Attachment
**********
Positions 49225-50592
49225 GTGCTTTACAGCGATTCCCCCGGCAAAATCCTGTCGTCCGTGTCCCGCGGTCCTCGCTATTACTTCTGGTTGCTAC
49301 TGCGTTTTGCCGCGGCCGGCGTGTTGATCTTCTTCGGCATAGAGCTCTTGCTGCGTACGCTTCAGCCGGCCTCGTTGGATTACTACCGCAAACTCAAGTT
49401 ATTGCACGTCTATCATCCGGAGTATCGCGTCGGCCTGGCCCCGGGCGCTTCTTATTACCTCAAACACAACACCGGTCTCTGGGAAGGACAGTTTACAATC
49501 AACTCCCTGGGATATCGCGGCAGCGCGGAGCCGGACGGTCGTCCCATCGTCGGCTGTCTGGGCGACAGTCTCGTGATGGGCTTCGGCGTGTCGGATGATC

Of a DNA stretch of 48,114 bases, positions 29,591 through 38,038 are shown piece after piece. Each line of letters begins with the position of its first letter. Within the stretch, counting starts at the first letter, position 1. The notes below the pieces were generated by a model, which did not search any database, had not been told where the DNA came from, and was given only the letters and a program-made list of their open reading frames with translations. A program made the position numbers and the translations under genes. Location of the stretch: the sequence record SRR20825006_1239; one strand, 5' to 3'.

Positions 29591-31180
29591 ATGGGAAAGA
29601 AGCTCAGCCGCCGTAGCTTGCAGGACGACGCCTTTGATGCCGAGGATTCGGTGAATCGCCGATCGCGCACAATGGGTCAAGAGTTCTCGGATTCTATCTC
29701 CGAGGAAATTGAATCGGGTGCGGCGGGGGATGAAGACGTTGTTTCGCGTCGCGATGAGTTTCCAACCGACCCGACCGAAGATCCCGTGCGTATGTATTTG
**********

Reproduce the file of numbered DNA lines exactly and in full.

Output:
Positions 49225-50592
49225 GTGCTTTACAGCGATTCCCCCGGCAAAATCCTGTCGTCCGTGTCCCGCGGTCCTCGCTATTACTTCTGGTTGCTAC
49301 TGCGTTTTGCCGCGGCCGGCGTGTTGATCTTCTTCGGCATAGAGCTCTTGCTGCGTACGCTTCAGCCGGCCTCGTTGGATTACTACCGCAAACTCAAGTT
49401 ATTGCACGTCTATCATCCGGAGTATCGCGTCGGCCTGGCCCCGGGCGCTTCTTATTACCTCAAACACAACACCGGTCTCTGGGAAGGACAGTTTACAATC
49501 AACTCCCTGGGATATCGCGGCAGCGCGGAGCCGGACGGTCGTCCCATCGTCGGCTGTCTGGGCGACAGTCTCGTGATGGGCTTCGGCGTGTCGGATGATC

Of a DNA stretch of 48,114 bases, positions 29,591 through 38,038 are shown piece after piece. Each line of letters begins with the position of its first letter. Within the stretch, counting starts at the first letter, position 1. The notes below the pieces were generated by a model, which did not search any database, had not been told where the DNA came from, and was given only the letters and a program-made list of their open reading frames with translations. A program made the position numbers and the translations under genes. Location of the stretch: the sequence record SRR20825006_1239; one strand, 5' to 3'.

Positions 29591-31180
29591 ATGGGAAAGA
29601 AGCTCAGCCGCCGTAGCTTGCAGGACGACGCCTTTGATGCCGAGGATTCGGTGAATCGCCGATCGCGCACAATGGGTCAAGAGTTCTCGGATTCTATCTC
29701 CGAGGAAATTGAATCGGGTGCGGCGGGGGATGAAGACGTTGTTTCGCGTCGCGATGAGTTTCCAACCGACCCGACCGAAGATCCCGTGCGTATGTATTTG